Background Women are underrepresented in cardiac resynchronization therapy (CRT) trials. Some studies suggest that women fare better than men after CRT. We sought to explore clinical outcomes in women and men undergoing CRT-defibrillation or CRT-pacing in real-world clinical practice. Methods and Results A national database (Hospital Episode Statistics for England) was used to quantify clinical outcomes in 43 730 patients (women: 10 890 [24.9%]; men: 32 840 [75.1%]) undergoing CRT over 7.6 years, (median follow-up 2.2 years, interquartile range, 1-4 years). In analysis of the total population, the primary end point of total mortality (adjusted hazard ratio [aHR], 0.73; 95% CI, 0.69-0.76) and the secondary end point of total mortality or heart failure hospitalization (aHR, 0.79, 95% CI 0.75-0.82) were lower in women, independent of known confounders. Total mortality (aHR, 0.73; 95% CI, 0.70-0.76) and total mortality or heart failure hospitalization (aHR, 0.79; 95% CI, 0.75-0.82) were lower for CRT-defibrillation than for CRT-pacing. In analyses of patients with (aHR, 0.89; 95% CI, 0.80-0.98) or without (aHR, 0.70; 95% CI, 0.66-0.73) a myocardial infarction, women had a lower total mortality. In sex-specific analyses, total mortality was lower after CRT-defibrillation in women (aHR, 0.83; P=0.013) and men (aHR, 0.69; P<0.001). Conclusions Compared with men, women lived longer and were less likely to be hospitalized for heart failure after CRT. In both sexes, CRT-defibrillation was superior to CRT-pacing with respect to survival and heart failure hospitalization. The longest survival after CRT was observed in women without a history of myocardial infarction.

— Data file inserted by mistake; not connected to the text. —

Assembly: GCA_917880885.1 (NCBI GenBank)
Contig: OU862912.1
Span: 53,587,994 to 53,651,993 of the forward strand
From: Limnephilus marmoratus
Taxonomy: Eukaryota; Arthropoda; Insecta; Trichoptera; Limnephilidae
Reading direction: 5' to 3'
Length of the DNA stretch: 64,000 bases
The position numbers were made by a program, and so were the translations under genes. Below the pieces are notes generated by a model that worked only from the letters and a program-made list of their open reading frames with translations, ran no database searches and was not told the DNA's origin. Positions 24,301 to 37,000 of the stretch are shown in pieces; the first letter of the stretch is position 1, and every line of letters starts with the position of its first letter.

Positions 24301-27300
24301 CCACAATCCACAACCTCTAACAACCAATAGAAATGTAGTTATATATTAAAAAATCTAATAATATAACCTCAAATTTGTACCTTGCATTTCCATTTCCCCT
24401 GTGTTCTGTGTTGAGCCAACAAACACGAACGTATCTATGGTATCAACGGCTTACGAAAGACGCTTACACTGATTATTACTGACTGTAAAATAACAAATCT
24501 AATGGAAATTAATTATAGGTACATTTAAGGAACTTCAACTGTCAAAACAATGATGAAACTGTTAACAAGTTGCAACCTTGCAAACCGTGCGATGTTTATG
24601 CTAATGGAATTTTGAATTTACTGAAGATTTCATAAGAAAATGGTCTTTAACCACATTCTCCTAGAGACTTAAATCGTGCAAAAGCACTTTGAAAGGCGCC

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- cardiac resynchronization therapy
- female sex
- implantable cardioverter defibrillator